Gene editing – caution please, says Unite
Is gene editing GM foods by another name? Could animal welfare and consumer choice be affected? uniteEXTRA investigates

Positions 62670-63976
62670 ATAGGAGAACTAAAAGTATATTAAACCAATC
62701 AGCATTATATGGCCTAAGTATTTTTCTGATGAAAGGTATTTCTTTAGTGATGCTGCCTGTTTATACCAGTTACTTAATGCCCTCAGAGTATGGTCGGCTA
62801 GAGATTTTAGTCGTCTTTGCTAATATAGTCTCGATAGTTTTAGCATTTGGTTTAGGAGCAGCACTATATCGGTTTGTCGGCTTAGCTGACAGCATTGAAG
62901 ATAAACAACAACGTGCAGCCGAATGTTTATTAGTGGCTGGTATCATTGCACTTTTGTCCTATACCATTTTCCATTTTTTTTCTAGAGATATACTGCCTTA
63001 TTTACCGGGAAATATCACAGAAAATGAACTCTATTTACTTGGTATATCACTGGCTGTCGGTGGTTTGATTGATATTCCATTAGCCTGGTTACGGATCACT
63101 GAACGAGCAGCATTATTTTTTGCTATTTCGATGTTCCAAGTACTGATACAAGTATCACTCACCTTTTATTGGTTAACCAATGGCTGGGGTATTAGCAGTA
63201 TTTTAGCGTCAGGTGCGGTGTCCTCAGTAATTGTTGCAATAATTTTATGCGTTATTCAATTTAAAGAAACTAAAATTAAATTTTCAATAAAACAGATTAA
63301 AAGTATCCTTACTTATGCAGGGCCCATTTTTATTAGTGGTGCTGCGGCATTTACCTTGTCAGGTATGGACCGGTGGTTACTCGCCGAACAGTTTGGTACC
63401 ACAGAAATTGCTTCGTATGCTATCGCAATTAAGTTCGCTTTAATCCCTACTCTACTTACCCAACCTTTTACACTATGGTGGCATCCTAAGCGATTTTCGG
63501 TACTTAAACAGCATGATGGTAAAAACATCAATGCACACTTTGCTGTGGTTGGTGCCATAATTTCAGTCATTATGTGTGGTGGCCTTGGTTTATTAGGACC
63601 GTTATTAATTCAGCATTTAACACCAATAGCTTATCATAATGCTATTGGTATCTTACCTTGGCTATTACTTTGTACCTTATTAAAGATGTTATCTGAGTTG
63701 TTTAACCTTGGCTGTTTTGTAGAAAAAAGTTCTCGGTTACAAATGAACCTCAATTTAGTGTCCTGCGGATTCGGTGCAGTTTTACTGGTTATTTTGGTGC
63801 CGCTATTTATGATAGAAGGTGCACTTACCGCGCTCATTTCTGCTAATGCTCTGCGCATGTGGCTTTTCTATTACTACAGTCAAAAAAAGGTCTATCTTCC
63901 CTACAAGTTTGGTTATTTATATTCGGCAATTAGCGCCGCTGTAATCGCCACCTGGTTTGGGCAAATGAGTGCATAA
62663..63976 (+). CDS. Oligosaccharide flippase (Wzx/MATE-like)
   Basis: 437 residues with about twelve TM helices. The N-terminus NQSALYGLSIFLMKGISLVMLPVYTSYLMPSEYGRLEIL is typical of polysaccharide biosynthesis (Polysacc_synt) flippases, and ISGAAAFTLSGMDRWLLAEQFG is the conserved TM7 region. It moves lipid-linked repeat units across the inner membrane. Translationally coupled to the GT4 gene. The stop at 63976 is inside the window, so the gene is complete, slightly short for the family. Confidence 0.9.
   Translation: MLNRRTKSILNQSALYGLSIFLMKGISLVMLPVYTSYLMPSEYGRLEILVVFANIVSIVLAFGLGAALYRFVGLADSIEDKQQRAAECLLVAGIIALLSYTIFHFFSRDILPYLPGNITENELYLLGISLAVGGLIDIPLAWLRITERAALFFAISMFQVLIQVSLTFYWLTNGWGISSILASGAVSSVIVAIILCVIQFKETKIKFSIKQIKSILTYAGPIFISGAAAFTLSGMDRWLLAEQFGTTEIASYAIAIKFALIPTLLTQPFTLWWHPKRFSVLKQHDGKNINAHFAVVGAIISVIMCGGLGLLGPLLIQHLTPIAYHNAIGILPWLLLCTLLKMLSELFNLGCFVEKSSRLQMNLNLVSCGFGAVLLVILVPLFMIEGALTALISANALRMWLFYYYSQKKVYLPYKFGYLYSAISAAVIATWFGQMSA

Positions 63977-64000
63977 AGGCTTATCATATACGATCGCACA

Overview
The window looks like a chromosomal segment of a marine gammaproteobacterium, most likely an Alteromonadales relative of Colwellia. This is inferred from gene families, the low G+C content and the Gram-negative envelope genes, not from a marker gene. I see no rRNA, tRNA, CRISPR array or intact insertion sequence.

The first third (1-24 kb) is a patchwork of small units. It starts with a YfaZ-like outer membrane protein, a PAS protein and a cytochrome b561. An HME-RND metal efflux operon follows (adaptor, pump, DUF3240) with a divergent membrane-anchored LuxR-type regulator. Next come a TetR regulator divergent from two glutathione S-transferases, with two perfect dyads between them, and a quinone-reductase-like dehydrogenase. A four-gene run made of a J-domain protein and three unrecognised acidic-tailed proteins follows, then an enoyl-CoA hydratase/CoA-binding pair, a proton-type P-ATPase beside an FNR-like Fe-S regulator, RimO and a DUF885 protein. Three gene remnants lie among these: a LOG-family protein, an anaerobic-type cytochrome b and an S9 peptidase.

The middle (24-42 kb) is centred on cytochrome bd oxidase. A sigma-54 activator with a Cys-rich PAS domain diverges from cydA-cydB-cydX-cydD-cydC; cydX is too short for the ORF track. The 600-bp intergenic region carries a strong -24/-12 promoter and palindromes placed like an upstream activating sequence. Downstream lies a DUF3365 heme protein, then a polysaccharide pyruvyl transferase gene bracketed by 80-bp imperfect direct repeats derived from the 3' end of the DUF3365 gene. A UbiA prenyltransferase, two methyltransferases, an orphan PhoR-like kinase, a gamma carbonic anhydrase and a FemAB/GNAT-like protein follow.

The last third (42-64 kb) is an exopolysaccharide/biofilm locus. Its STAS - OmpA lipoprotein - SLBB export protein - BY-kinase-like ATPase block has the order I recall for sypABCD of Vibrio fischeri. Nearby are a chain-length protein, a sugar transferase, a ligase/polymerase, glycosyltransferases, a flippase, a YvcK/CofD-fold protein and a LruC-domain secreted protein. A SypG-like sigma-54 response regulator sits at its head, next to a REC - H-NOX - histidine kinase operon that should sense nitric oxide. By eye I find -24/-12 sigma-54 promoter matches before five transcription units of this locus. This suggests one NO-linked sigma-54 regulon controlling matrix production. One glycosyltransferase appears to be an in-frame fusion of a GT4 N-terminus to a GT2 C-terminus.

Unite urged caution in May over moves by both the UK and the EU to relax rules governing the commercial use of gene editing in agriculture. Last week, the European Commission (EC) launched a review into EU laws governing the use of gene editing, which is currently banned, after declaring them ‘not fit for purpose’. Meanwhile, reports indicated that during the Queen’s Speech on May 11, the UK government would relax gene editing rules for agriculture. It wasn’t referred to directly – but the Environment Bill was – which contains details of what gene editing means to UK food production and animal welfare. According to the Lord’s Library account on the Queen’s Speech, ‘gene editing, (also known as genome editing) is the process by which parts of a genome are precisely replaced or removed from DNA. In July 2018, the European Court of Justice (ECJ) issued a ruling that organisms produced through genome editing should be regulated in the same way as genetically modified organisms (GMO).’ But, the report continues, ‘At the time of the ruling, Michael Gove, the then secretary of state for environment, food and rural affairs, said gene editing had the potential to improve the productivity and sustainability of farming. He said the then government was concerned that the ECJ ruling created an “unjustified barrier” to the development of gene editing.’ In January, environment secretary George Eustice opened a consultation into gene editing by stating that it is ‘an important new technology to meet the challenges of the future’. In a speech to the Oxford Farming Conference on January 7, 2021, George Eustice announced the launch of a consultation on reforming the law to support the development of gene-editing technology in England. ‘Free to make coherent policy decisions’ In his speech Eustice said, “Now that we have left the EU, we are free to make coherent policy decisions based on science and evidence and it starts today with a new consultation on proposed changes to English law that will enable gene editing to take place, so that we can achieve a simpler, scientifically credible regulatory framework to govern important new technologies.” The consultation included a proposal to amend the definition of GMO in the Environmental Protection Act 1990. Organisms produced by gene editing and other genetic technologies would be excepted from this definition if they could have been developed using traditional breeding methods. The consultation closed on March 17 and it is expected the government will release the responses by mid-June. Welcomed by the National Farmers’ Union (NFU), concerns over the gene editing plan have been expressed by Unite – and a number of leading animal and environmental organisations including the RSPCA and the Soil Association. The NFU, calling itself ‘The voice of British farming’ said, “The NFU sees benefits for the environment, consumers, animal welfare and farmers in the use of genetic technology in agriculture, believing it should be effectively regulated. “Legislation must be proportionate, fit-for-purpose, based on robust science and enable fair access and choice. Access to both internal and EU markets must not be compromised by a new legislative framework. “The NFU urges government to take greater responsibility for showing independent leadership, not only in policy but also in dialogue with consumers and supply chains to deliver understanding and confidence in both the technologies and their regulation.” But the RSPCA fears that, “The outcome could be that genome edited (GE) farm animals would be excluded from the definition of genetically modified organisms (GMOs). Consequently, products made from GE animals would not be labelled as such, resulting in a huge impact on consumers.